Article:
In the fairy-tale face-off between Grimm and Once Upon a Time, I initially chose the latter. Since Grimm’s lead character is a cop, I figured it was going to be another show that wasted an intriguing premise on a predictable procedural (see – or don’t – New Amsterdam, which started out with a guy who’s immortal and turned into a cop procedural). But then I got tired of the bad writing and acting in Once’s fairy tale segments and of Jennifer Morrison’s outfit (has she changed clothes yet?), so I gave Grimm another look. It does have a procedural structure, but so far it’s doing a good job of incorporating the supernatural element: Nick Burkhardt, played by David Guintoli (who looks like Brandon Routh with more personality), has the Constantine-like ability to see demons masquerading as humans among us.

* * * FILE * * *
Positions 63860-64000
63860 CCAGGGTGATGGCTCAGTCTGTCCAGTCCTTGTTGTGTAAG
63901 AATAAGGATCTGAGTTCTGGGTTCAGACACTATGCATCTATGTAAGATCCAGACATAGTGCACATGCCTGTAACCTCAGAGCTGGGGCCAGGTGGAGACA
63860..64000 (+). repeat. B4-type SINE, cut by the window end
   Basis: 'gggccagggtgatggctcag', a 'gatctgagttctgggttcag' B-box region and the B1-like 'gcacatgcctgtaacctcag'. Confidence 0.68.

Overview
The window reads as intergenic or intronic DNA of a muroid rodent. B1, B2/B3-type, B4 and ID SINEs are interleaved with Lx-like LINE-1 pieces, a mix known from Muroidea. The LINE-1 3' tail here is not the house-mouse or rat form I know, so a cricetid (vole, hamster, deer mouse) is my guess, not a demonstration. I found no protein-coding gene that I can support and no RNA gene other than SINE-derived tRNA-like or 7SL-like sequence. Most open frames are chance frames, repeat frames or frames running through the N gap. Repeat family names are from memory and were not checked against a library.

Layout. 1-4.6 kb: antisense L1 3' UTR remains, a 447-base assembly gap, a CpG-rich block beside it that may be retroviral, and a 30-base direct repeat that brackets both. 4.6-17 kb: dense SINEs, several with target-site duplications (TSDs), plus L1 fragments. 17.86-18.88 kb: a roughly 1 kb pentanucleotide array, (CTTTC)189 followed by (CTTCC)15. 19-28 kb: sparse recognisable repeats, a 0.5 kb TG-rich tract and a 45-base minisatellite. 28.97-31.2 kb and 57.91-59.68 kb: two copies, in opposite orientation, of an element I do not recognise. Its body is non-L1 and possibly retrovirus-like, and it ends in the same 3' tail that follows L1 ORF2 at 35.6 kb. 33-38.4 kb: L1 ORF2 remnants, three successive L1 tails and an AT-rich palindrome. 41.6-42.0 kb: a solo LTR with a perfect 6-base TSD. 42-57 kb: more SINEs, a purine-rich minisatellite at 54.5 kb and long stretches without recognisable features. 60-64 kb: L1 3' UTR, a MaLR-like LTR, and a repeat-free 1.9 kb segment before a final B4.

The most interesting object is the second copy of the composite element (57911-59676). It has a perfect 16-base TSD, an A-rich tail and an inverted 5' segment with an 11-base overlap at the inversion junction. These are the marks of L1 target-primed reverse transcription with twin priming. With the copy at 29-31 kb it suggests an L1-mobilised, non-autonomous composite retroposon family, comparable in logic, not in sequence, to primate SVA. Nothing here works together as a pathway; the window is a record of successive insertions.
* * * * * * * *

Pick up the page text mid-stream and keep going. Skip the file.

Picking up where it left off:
Each episode solves a monster-of-the-week mystery while also adding to the mythology of demons and demon hunters. If that reminds you of Buffy the Vampire Slayer, it should, because creator David Greenwalt and director David Solomon are Buffy veterans. Grimm displays a Buffy-esque combination of humor and horror, thanks in large part to Silas Weir Mitchell as reformed werewolf Monroe. The show’s also patiently developing characters who are more than they initially seem. Case in point, Nick’s captain, Sean Renard (Caprica‘s Sasha Roiz): he looks like your usual uptight boss, but wait! He’s trying to have Nick killed, so he must be a bad guy. There’s more – he speaks Latin and French and may be royalty of some kind! And maybe he’s actually a good guy, responsible for preserving the balance between good and evil in town. A very Hellmouth-y idea, and I appreciate the textured character reveal. A recent episode starring Whedon alum Amy Acker (Angel, Dollhouse) even packed an emotional punch, focusing on the tension between the animal instinct for survival and human desire to rise above base instinct. Grimm has potential, and I hope the network gives it a chance to further develop its dark humor and layered mythology.